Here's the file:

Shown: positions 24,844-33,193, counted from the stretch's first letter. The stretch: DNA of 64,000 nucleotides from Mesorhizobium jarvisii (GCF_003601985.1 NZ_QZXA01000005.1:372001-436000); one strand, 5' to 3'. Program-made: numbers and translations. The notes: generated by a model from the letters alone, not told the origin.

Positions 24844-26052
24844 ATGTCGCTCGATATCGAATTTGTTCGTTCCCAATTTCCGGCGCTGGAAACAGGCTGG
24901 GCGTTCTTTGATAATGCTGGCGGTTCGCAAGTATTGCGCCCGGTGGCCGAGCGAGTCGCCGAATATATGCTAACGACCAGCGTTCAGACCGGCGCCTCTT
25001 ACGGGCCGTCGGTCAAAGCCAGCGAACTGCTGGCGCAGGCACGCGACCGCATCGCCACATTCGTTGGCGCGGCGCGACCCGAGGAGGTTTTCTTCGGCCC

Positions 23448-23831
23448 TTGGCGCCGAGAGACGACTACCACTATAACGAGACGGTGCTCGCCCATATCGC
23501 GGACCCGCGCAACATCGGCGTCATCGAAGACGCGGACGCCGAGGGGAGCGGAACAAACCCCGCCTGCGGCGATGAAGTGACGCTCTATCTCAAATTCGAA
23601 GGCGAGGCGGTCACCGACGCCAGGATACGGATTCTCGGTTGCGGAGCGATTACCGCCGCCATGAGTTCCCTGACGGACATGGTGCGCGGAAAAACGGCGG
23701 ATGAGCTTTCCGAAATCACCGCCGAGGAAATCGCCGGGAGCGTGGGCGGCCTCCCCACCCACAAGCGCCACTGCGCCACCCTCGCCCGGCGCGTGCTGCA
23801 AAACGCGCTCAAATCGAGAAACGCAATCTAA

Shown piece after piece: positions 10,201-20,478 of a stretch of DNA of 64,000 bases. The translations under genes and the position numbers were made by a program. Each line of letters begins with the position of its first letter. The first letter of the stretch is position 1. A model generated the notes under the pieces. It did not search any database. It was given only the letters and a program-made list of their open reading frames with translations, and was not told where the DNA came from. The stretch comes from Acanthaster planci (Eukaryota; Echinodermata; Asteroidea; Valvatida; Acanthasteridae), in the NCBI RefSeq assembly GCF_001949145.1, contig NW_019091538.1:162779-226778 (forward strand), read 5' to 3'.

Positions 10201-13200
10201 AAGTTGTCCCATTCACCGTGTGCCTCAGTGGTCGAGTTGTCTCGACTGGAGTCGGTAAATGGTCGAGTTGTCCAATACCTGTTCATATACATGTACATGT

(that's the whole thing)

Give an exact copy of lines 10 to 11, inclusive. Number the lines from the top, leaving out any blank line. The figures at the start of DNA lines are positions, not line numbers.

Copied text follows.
23701 ATGAGCTTTCCGAAATCACCGCCGAGGAAATCGCCGGGAGCGTGGGCGGCCTCCCCACCCACAAGCGCCACTGCGCCACCCTCGCCCGGCGCGTGCTGCA
23801 AAACGCGCTCAAATCGAGAAACGCAATCTAA